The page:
An unpublished poster presentation presented at the International Early Psychosis Association (IEPA) meeting in Milan has reported the use of the chemical taurine as able to reduce the symptoms of psychosis.
Dr Michael Bloomfield, Clinical Lecturer in General Psychiatry and Honorary Senior Clinical Research Fellow, Division of Psychiatry, UCL, said:
“Schizophrenia is a potentially devastating mental illness in which people can have frightening experiences that are not based in reality called episodes of psychosis. Whilst many people’s distressing experiences can improve by taking medicines which work by reducing the effect of the brain chemical dopamine, there are people who experience unwanted side-effects and/or do not get better with these medicines. It is therefore essential that we develop new treatments for the millions of people suffering with schizophrenia worldwide.
“This new researched which is being presented at a conference has not yet undergone scientific peer review, and so the results of the study, whilst interesting, should be treated with a degree of caution. Whereas all existing treatments in psychosis work by reducing dopamine, taurine is suggested to work by acting on different brain proteins involved in other chemical systems. It is exciting that this new research finds that adding on taurine to existing treatment was associated with improvements in symptoms and the authors report this to appear safe. I must emphasize that this study still needs to publish a full statistical analysis and undergo the usual scientific review process before we can decide on the next steps. If the results of the study are upheld following thorough statistical analysis and peer review, then further and larger randomized controlled trials using taurine may be justified. It is far too early to advise patients to start taking taurine supplements and no one experiencing psychosis should change their medicines without discussing this with their psychiatrist or GP first. In particular, it would not be advisable to take alternative sources of taurine, such as those found in energy drinks like Red Bull, given that these drinks also contain high amounts of sugar and caffeine. This is because people with schizophrenia may be at particularly high risk of developing diabetes later in life and drinking too much caffeine is generally accepted as not being particularly helpful for our mental health, especially in terms of our sleep and anxiety levels.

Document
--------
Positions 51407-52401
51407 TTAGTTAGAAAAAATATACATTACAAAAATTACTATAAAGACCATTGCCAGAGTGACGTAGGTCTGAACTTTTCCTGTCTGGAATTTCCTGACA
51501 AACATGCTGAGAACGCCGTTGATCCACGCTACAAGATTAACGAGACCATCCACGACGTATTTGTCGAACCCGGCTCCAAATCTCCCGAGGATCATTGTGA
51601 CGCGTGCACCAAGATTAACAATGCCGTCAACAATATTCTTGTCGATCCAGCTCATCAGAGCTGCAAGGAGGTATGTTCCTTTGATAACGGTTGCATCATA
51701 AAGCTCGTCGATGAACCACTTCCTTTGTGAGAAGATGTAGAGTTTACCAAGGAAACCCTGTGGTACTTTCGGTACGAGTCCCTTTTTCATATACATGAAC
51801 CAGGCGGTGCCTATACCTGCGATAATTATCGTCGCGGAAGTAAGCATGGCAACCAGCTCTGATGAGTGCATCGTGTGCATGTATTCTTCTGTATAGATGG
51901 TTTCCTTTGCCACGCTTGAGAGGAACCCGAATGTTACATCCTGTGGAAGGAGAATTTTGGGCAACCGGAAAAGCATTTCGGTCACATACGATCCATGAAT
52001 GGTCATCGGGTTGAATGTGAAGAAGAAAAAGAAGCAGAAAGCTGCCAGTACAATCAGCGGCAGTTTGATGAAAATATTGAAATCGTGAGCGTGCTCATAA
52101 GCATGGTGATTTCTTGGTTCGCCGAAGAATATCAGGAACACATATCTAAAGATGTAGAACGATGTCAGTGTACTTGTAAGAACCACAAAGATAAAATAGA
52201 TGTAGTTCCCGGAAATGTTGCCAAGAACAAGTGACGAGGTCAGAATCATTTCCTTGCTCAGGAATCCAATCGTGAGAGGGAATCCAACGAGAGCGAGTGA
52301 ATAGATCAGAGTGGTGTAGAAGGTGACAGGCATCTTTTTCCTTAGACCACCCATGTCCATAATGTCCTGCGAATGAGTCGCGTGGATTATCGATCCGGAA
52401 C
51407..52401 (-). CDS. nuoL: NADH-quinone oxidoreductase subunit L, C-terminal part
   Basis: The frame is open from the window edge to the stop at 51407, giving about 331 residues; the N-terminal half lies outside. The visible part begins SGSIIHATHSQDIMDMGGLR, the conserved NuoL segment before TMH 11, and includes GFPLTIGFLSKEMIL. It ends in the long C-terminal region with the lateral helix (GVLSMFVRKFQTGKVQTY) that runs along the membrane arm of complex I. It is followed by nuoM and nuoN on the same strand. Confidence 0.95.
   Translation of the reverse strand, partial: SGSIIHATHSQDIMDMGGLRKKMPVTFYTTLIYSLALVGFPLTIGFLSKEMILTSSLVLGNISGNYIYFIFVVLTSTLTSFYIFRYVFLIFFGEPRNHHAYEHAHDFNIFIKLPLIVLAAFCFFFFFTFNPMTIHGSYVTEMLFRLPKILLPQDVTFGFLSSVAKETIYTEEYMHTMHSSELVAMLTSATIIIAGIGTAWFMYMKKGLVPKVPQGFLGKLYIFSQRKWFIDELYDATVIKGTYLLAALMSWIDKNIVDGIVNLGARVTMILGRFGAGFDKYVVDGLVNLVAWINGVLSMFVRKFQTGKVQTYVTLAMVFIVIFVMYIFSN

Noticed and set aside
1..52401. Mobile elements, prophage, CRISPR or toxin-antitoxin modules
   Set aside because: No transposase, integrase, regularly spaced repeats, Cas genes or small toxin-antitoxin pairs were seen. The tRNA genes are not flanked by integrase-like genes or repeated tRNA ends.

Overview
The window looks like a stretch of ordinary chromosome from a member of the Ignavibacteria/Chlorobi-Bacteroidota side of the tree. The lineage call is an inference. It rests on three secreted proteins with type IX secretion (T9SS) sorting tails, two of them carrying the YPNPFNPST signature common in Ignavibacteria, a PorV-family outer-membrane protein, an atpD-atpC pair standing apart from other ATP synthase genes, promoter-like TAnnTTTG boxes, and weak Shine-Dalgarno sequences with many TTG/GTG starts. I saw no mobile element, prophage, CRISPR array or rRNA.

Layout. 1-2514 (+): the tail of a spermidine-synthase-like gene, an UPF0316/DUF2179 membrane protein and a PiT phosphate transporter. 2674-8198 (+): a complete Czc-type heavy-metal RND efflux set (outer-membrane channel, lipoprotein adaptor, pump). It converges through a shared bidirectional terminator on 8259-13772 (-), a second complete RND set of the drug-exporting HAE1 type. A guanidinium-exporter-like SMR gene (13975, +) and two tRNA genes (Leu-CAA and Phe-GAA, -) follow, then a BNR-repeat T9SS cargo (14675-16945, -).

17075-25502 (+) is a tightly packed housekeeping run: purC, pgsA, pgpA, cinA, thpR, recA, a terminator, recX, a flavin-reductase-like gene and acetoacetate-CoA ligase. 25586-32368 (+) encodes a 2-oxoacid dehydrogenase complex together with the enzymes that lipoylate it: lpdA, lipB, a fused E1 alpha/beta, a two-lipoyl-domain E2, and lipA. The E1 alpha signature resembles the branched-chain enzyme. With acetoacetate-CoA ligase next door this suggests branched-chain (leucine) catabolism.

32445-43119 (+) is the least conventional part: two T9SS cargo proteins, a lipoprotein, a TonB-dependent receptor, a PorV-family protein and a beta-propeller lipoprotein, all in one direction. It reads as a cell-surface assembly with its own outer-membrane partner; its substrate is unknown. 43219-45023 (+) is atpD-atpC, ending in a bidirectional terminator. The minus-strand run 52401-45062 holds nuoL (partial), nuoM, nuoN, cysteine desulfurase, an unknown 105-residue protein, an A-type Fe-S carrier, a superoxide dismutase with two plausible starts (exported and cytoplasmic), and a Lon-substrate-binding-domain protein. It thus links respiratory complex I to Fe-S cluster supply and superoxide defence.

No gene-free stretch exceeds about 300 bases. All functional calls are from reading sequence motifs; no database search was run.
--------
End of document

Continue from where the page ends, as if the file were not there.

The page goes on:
“Of scientific interest, one of the potential causes of schizophrenia is thought to perhaps involve a lowering of functioning of a protein called the NMDA receptor. This is interesting because taurine may also reduce the functioning of this protein, which appears to be counter-intuitive and might shed further light on what causes the illness and therefore other potential new avenues for future research into new treatments.”
Prof. Stephen Lawrie, Head of Psychiatry, University of Edinburgh, said:
“This is a preliminary piece of work which people should not over-react to! As a poster, presented at a conference, many of the details of the study will not be clear until the study is published in a journal. There are the usual questions about how robust the trial design was – in particular was allocation to taurine random, not biased and done blind? There is also an obvious concern that about one-third of trial participants dropped out before the end of the study – which means that the results may not hold in routine practice.
“Further, there is a wider point that existing antipsychotic drugs are actually very effective against positive psychotic symptoms (those symptoms which most people do not normally experience but are present in people with schizophrenia). From that perspective, taurine’s effects on depression in first episode psychosis are perhaps more interesting.
“Those reservations aside, the more therapeutic interventions available for any condition the better. These interesting preliminary results probably do merit further study but based on this evidence people should NOT start self-medicating with Red Bull.”